Philip Lymbery | Only A Number, Never A Name
19118
post-template-default,single,single-post,postid-19118,single-format-standard,qode-quick-links-1.0,ajax_fade,page_not_loaded,,qode-theme-ver-11.2,qode-theme-bridge,wpb-js-composer js-comp-ver-5.2.1,vc_responsive
 

Only A Number, Never A Name

Face of sow in barren pen with piglets | Credit: CIWF / Xiao Shibai

Monday 14th June will be Ban Live Export International Awareness Day.  A day to remember why transporting live animals is cruel and unnecessary and has to end.  Ahead of this important day, Peter Stevenson OBE, our Chief Policy Advisor, shares his thoughts on the treatment of all farm animals in industrialised animal farming and why it is so wrong.

Peter has worked in the animal welfare movement for three decades and played a leading role in winning the EU bans on veal crates, battery cages and sow stalls, as well as a new status for animals in EU law as sentient beings.

It is over 50 years since Ruth Harrison’s book Animal Machines was published giving us for the first time an insight into the inhumane nature of factory farming. But now, more than ever, animals are treated as machines.

Young calves sucking on the bars of the transport vehicle

We confine them in cages and crates and in vast overcrowded sheds.  We lop bits off them – we beak trim them, tail dock and teeth clip them – in order to make them ‘fit’ our ill-designed systems.  And then, each year, we send millions on long cruel journeys to distant slaughterhouses and fattening operations.  Packed into overcrowded trucks, they become increasingly exhausted, dehydrated and stressed as the long journeys wear on.  Some get injured and collapse onto the floor of the truck, where they risk being trampled by their companions. In the worst cases, many die.

But nowhere is our tendency to treat animals as machines more clearly seen than in our use of genetic selection to fine-tune animals to ever-faster growth rates and higher yields. This leads to painful problems, including lameness and mastitis in dairy cows, increased piglet mortality, leg disorders and heart failure in broilers, chronic hunger in broiler breeders, and bone fractures in hens.

In 1978, the National Hog Farmer magazine said: “The breeding sow should be thought of, and treated as, a valuable piece of machinery whose function is to pump out baby pigs like a sausage machine”.  I fear this attitude is still with us, though no longer as crudely expressed.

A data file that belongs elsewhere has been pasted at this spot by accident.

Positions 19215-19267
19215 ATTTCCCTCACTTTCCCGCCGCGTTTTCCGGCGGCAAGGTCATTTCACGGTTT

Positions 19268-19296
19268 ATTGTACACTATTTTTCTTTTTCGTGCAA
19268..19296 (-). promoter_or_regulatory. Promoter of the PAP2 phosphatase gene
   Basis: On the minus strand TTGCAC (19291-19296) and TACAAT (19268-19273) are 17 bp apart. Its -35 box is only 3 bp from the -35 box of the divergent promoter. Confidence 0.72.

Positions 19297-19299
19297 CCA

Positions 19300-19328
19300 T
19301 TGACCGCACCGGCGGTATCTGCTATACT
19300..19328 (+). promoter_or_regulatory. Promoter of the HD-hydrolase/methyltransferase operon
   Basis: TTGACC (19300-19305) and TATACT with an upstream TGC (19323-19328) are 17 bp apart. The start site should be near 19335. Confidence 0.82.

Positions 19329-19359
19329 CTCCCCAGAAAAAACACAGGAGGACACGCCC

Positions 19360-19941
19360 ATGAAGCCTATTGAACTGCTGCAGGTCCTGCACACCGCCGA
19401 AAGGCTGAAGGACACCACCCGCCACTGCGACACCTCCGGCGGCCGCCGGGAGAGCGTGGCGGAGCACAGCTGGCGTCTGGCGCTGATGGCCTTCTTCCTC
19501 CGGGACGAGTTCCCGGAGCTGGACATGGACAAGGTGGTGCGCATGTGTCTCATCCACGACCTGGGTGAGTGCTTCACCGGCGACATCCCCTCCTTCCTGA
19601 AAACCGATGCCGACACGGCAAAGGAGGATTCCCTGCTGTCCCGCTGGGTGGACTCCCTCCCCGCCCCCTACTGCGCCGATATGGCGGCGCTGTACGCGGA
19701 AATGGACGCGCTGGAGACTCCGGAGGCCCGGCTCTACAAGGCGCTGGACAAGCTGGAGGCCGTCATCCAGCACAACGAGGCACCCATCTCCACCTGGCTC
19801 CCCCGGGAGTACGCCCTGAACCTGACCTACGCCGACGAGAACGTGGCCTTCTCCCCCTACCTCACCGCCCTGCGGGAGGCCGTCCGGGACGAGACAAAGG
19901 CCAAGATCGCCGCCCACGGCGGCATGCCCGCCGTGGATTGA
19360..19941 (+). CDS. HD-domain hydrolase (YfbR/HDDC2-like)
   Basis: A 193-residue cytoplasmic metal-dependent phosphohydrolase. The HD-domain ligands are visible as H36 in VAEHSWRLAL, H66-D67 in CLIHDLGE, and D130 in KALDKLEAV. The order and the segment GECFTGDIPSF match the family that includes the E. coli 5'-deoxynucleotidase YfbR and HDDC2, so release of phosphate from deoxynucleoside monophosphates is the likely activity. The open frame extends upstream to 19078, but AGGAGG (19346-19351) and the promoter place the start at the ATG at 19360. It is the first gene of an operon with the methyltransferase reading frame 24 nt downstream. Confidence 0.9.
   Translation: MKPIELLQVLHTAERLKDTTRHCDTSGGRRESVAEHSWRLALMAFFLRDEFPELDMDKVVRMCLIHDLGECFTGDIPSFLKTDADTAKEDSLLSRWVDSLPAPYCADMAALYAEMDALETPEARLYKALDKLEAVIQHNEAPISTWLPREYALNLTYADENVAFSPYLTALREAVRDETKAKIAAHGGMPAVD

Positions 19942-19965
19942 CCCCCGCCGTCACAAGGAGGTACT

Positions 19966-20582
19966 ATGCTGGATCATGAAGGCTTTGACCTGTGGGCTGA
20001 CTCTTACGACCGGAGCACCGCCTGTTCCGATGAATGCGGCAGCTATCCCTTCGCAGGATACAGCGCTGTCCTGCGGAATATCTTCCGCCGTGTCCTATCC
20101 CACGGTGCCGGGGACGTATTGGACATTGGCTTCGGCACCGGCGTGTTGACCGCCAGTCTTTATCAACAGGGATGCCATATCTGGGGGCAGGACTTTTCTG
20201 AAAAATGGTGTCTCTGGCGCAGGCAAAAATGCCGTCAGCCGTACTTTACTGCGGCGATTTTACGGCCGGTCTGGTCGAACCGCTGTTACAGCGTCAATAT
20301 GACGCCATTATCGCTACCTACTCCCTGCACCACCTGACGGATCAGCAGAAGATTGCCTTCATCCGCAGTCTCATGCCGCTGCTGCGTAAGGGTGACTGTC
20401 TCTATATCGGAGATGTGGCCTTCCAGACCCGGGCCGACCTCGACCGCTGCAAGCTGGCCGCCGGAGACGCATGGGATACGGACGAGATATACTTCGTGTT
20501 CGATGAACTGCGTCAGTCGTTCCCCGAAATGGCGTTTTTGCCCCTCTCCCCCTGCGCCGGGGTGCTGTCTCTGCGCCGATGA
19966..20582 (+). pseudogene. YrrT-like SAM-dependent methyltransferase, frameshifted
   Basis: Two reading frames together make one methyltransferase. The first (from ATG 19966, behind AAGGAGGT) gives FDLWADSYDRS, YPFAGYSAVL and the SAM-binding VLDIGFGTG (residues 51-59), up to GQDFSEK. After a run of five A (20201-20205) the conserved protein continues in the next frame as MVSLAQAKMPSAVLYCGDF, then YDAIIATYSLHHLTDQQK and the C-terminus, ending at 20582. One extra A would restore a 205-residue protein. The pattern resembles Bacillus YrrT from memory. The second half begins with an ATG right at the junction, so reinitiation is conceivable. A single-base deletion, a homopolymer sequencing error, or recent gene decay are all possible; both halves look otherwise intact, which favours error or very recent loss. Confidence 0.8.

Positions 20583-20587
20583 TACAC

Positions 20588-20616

The only solution is to turn back, retrace our steps till we reach the first wrong turn – the inception of factory farming. And then develop a fresh path, an approach to farming that treats animals as sentient beings whose needs, wants and well-being must be fully respected.

Happy piglets | Credit: Shutterstock

The first step on this path is to recognise that good animal welfare entails not only preventing negative factors but also providing opportunities for animals to have positive experiences – fresh air, daylight, the warmth of the sun on their backs, the feel of the breeze moving across their bodies, pleasure, confidence, a sense of control, caring for their young, being raised by their mothers.

Scientists are increasingly recognising the importance for animals’ physical and mental wellbeing of being able to engage in exploration, investigation, problem solving and play.

The next step along the path is appreciating that each animal is an individual with her or his own qualities and characteristics.  Each animal is a one-off, a unique entity.  Peter Roberts, Compassion in World Farming’s founder, said that factory farming begins when we lose sight of animals as individuals. 

Treating animals as sentient beings, though crucial, is perhaps just a way station to the real destination – regarding animals as fellow creatures.  And here we need to be accompanied not just by scientific research, but also by other insights into the true nature of animals.

In his book on pigs The Whole Hog Lyall Watson wrote “I know of no other animals that are more consistently curious, more willing to explore new experiences, more ready to meet the world with open-mouthed enthusiasm.  Pigs are incurable optimists and get a big kick out of just being”.

And in the 4th Century St Basil of Caesaria wrote “May we realize that they live not for us alone, but for themselves and for Thee and that they love the sweetness of life even as we, and serve Thee better in their place than we in ours”.

In the film The Last Pig former pig farmer Bob Comis says “After 10 years of looking into thousands of pig eyes, I’ve come to understand that they’re never vacant. There’s always someone looking back at me. Pigs are incredibly complex beings”.

They are animals, not machines.

How you can get involved:-

  • Please help Compassion in World Farming and use this link to sign our petition to join the call for a future without factory farming
  • On Monday 14th June, support Ban Live Export International Awareness Day

– Mark yourself as attending or interested on the Facebook Event page to keep updated and get involved in an action on the day.
– Take part in the global action on Twitter on the 14th of June, using #BanLiveExports

For more information on Ban Live Exports: International Awareness Day, visit: www.stoplivetransport.org  

Tags: